Looking Down on War, Intelligence Images From The Eastern Front

The author had a distinguished career in aerial photographic Interpretation and this is his seventh book, drawing from that considerable experience. The author has based his lavishly illustrated work on captured German war photographs showing what they knew about Russian strength and activity on the Eastern Front. Highly Recommended


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NAME: Looking Down on War, Intelligence Images From The Eastern Front
FILE: R2444
AUTHOR:  Colonel Roy M Stanley II USAF (Ret.)
PUBLISHER: Pen & Sword
BINDING: hard back 
PAGES:  349
PRICE: £30.00
GENRE: Non Fiction
SUBJECT: WWII, World War 2, World War Two, Second World War, tanks, 
frontal assault, machine guns, artillery, bridges, roads, aerial 
photography, ground photography, Eastern Front, Luftwaffe, aerial 
photograph Interpreters
ISBN: 1-47388-349-9
IMAGE: B2444.jpg
BUYNOW: http://tinyurl.com/hypbtme
LINKS:  
DESCRIPTION: The author had a distinguished career in aerial 
photographic Interpretation and this is his seventh book, drawing from 
that considerable experience. The author has based his lavishly 
illustrated work on captured German war photographs showing what they 
knew about Russian strength and activity on the Eastern Front. 
Highly Recommended 

One of the great challenges in drawing intelligence from photographs 
is in using available time wisely to locate and interpret those images 
that contain the most valuable information. Since the photograph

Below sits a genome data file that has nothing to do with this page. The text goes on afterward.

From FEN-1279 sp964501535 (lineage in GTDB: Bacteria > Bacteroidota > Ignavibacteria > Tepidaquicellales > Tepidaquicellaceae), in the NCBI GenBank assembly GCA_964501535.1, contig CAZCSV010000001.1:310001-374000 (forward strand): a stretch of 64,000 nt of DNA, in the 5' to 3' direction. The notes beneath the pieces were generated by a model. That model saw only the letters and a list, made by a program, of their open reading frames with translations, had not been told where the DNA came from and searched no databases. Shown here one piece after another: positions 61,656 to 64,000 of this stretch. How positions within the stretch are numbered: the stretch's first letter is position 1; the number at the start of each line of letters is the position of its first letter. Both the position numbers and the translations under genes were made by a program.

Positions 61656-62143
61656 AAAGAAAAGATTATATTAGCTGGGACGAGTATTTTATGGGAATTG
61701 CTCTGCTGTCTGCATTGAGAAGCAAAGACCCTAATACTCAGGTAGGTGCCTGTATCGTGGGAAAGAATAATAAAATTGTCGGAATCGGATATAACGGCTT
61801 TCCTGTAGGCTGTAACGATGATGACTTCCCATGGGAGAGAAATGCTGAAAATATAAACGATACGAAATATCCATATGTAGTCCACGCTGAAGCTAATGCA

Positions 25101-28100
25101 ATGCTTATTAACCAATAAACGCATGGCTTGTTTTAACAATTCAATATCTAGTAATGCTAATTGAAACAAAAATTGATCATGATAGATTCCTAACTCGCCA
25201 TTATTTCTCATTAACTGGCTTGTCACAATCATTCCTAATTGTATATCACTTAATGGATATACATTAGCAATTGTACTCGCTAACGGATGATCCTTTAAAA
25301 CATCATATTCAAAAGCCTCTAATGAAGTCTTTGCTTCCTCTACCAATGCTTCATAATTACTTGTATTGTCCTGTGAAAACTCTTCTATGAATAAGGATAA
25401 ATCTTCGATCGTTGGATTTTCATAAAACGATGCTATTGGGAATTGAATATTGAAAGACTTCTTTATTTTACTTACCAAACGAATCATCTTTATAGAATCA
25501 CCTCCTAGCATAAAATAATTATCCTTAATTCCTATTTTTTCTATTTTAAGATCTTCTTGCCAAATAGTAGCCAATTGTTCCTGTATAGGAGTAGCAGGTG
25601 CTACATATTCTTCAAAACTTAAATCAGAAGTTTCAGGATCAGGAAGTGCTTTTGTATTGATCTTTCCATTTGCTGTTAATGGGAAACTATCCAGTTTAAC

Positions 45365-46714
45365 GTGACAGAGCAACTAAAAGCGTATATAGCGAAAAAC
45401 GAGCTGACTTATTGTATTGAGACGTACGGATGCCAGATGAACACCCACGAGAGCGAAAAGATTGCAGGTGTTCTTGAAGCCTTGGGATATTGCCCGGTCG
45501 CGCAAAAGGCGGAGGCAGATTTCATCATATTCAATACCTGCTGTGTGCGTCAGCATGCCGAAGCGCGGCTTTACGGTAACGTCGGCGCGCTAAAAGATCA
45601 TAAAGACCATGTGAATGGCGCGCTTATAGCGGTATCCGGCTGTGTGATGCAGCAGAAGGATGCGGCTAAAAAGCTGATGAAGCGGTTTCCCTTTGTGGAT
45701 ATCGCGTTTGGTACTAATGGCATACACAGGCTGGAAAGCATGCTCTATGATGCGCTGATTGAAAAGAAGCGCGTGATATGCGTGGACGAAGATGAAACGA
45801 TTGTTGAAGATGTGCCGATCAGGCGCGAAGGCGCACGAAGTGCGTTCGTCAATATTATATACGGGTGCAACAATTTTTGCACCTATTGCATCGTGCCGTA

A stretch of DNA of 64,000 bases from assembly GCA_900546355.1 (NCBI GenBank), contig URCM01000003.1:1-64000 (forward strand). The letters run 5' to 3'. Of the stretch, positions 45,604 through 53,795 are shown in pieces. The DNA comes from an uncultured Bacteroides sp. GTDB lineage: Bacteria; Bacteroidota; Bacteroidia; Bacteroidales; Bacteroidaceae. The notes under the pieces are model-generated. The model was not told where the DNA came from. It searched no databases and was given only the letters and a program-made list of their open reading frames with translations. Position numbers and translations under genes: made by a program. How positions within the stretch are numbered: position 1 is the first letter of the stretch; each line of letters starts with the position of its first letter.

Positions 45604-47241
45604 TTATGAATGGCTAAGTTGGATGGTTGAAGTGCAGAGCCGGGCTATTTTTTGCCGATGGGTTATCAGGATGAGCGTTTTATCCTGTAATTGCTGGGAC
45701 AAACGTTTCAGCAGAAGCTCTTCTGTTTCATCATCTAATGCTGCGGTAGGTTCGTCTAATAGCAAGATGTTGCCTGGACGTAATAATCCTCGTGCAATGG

became a major intelligence resource during WWI, vast quantities of 
images have been taken on the ground and in the air. It has become an 
even greater challenge since the introduction of intelligence 
satellites that circle the Earth producing a huge quantity of images 
in visible spectrum, infrared and radar. Photo interpreters have their 
work cut out to reach the intelligence while it still has greatest value.

In 1945, the Luftwaffe was ordered to destroy its enormous stock of 
images to prevent them falling into enemy hands. The task was so great 
that more than twenty tons were located by USAF and RAF intelligence 
teams at a time when their own stocks of images were being destroyed. 

There was a growing appreciation that what became known as the Cold War 
was in the process of developing and any intelligence sources covering 
the Russian territories would become very valuable.

The author has been able to use a large number of these images, including 
film shot on the ground, to demonstrate what the Germans knew about the 
Soviet Union before and after the start of Operation Barbarossa. Examples 
show landforms and the key cities and factories. The author has been able 
to use his skill as a photo interpreter to add helpful comments on the 
images.

This is a unique collection of Nazi images and diverse. Fascinating and 
informative.